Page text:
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Career Q&A - Dealing with Workplace Feelings

I dread office meetings! I am often anxious about attending because I am worried to be asked to speak up during the meetings. What can I do? - Maddison, Channel Marketing

Given the amount of time we spent at work, the relationships and behaviours of others and the overall culture at the workplace does affect how we respond and feel when we are at work. In this post pandemic season where more employees are returning to work, there is that added awkwardness of physical interactions at meetings and discussions. It is timely to review how we can better manage ourselves and our workplace interactions.

We are glad to share some views using social emotional learning to create some perspectives and ideas for you.

Social emotional learning and why it matters for work

According to the Collaborative for Academic, Social, and Emotional Learning (CASEL), self-awareness, self-management, social awareness, relationship skills, and responsible decision-making are 5 key areas of social emotional learning.

These 5 areas overlap with what CASEL found from employers they surveyed. Employers frequently regarded communication and interpersonal skills, self-management skills, the ability to collaborate or work in teams, problem-solving skills, and integrity or the ability to make ethical decisions as important and in-demand areas. The expectations for work is not just about performance and skills; it includes personal effectiveness in how work is carried out.

In an ideal world, the workplace is playground for employees to use these qualities to do their work. In reality, these qualities are often absent or lacking due to unhelpful workplace behaviours, relationships, cultures and unhelpful emotions and thoughts within us. So what can we do to be more effective when we need to handle different work situations?

Acknowledge what we are saying to ourselves

Behind every emotion we feel, there is a reason that invokes the emotion. When certain work situations create emotions of fear, worry or anxiety, it is helpful to pause and review what is causing those emotions. Identify what you are saying in your thoughts, which led to the emotions you are feeling. It helps to list these thoughts down and confront them objectively.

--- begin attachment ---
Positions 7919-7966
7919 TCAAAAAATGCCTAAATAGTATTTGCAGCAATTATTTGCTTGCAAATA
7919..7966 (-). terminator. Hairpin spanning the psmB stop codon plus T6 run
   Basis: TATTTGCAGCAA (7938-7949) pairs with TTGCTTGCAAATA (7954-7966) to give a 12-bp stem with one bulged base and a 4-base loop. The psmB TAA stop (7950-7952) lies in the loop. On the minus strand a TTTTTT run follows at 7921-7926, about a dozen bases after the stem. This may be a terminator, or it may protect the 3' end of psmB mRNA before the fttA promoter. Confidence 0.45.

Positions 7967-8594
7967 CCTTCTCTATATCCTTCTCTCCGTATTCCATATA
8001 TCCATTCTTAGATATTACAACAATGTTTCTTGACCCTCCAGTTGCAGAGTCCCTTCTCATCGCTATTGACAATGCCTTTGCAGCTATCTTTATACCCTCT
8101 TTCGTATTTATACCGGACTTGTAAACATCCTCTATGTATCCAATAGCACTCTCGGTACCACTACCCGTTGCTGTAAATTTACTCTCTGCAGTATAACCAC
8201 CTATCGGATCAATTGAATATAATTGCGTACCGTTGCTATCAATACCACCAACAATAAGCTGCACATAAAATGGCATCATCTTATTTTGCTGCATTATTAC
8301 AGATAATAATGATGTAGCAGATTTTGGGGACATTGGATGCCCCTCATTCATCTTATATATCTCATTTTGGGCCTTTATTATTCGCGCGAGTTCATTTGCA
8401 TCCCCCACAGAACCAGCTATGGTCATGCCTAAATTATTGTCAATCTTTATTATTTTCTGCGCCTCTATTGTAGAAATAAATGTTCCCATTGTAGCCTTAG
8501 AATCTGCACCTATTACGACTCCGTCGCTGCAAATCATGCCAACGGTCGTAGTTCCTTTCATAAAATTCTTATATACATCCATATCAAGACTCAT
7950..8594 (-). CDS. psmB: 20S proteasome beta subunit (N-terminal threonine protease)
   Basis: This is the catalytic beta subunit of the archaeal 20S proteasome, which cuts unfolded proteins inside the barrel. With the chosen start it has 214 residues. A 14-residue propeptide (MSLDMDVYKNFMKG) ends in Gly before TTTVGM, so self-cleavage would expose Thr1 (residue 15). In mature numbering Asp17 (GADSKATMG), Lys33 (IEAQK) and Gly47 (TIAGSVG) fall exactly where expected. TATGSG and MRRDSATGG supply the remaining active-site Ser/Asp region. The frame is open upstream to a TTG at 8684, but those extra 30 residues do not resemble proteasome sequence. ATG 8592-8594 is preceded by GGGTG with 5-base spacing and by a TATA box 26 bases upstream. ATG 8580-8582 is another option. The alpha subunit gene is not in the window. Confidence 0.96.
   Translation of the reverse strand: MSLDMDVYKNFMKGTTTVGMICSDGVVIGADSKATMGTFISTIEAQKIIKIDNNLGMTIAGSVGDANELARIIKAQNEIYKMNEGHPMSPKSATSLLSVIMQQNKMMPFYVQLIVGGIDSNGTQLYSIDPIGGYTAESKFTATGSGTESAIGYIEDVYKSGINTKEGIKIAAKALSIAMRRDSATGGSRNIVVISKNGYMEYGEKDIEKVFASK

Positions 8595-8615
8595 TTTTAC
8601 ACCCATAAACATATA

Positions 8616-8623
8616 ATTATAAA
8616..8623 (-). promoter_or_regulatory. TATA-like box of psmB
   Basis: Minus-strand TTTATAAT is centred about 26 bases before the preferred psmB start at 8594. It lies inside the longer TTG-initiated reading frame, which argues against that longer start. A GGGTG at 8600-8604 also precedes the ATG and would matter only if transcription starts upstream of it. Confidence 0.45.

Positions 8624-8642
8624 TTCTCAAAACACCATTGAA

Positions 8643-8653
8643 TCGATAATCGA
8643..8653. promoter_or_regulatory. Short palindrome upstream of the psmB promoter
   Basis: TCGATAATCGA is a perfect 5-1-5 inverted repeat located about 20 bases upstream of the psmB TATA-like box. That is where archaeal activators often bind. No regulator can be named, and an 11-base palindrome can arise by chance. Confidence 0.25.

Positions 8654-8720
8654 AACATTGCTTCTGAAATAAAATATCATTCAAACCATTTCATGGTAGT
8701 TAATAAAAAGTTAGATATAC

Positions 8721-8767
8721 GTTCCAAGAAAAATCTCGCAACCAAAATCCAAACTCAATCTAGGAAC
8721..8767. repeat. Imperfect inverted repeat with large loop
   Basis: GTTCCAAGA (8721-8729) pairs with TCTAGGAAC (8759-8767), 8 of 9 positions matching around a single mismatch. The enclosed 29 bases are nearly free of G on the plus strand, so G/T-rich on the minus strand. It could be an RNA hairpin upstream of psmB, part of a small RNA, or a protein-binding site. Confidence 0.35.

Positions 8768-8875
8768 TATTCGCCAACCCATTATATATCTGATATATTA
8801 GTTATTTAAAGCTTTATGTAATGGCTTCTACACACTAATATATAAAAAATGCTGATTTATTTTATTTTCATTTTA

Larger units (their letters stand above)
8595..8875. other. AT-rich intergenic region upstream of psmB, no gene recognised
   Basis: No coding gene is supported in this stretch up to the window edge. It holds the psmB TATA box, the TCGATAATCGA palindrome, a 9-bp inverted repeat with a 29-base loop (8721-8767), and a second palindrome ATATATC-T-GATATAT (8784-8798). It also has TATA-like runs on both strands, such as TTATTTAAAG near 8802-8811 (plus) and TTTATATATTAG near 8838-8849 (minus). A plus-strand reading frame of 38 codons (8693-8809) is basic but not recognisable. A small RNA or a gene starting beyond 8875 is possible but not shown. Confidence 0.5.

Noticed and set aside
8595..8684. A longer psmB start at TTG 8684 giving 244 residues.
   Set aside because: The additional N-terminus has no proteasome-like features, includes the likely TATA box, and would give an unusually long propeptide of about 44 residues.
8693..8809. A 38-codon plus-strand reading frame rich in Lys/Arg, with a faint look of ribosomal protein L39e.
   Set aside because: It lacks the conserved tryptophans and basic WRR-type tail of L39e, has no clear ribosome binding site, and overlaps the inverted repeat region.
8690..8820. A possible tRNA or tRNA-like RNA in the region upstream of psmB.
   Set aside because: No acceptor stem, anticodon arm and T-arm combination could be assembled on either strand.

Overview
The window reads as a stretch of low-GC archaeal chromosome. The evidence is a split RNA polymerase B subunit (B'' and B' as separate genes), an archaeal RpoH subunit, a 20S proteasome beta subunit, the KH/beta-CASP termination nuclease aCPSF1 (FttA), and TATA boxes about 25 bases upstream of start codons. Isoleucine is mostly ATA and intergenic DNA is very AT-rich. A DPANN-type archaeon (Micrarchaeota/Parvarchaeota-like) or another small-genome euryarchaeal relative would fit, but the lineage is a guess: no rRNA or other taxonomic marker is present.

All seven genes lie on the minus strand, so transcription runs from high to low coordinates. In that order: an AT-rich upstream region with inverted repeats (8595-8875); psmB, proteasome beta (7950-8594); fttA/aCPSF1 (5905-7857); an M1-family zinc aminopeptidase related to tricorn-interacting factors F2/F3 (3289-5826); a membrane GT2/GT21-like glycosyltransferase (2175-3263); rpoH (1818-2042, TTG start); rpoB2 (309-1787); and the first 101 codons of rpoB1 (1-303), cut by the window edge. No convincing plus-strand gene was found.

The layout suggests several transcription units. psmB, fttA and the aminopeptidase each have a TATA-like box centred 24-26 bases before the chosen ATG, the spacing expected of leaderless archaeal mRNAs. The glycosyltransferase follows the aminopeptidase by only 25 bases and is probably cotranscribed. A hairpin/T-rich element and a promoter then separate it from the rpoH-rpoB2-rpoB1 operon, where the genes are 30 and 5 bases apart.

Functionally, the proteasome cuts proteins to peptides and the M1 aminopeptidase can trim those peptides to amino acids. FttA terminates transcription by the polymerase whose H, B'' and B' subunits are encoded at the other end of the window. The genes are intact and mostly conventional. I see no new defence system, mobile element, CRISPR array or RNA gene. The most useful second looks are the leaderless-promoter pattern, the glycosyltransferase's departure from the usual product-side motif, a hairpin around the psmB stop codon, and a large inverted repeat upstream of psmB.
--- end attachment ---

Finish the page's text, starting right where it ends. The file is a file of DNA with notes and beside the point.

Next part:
For example: "I am anxious at meetings especially when I get called to speak" could be invoked by thoughts of "I am worried of saying something wrong" or "I don't think people will listen to me".

Apply an objective view to our thoughts

Being objective means being factual, relying on evidence and proof points. When it comes to our unhelpful thoughts, applying an objective lens to it may allow us to see things from a different perspective. It creates alternative ways of thinking and allows us to choose and reconstruct how we want to think. Think of it as a rewiring of our logical thought process.

For example:

"I am worried of saying something wrong"

What is the worst that could happen if I said something wrong?

When was the last time I said anything wrong in a meeting?

Who else said something wrong at a meeting and what happened to the person?

"I don't think people will listen to me"

How would I know if people are listening?

When was the last time people listened to me at a meeting?

Allow empathy to flow into and out of you

Empathy means seeing things from other's perspective and to reserve judgement. While it is often mentioned as application to others, it also applies to ourselves. Self empathy allows us to suspend judgement on ourselves when we notice, recognise what is happening to us. In high stakes, performance driven societies and environments, self-empathy is usually neglected, in favour of excellence and striving.

Learn to withhold judgement and see things from the perspectives of others. Be kind to yourself, forgive and laugh at mistakes. Acknowledge that the world is not in black and white extremes but its filled with shades of grey and many other colors too! There can be acceptance and comfort in knowing that we just need to do our best in where ever we are working in.

Personal effectiveness is not just personal, it can be learnt.

At AVODAH People Solutions, we provide career guidance services to people who are considering career changes, making a job change or currently in a transition to find a job and also career enrichment services to people who want to be more effective at work. Share your career situation with us so that we can support you.


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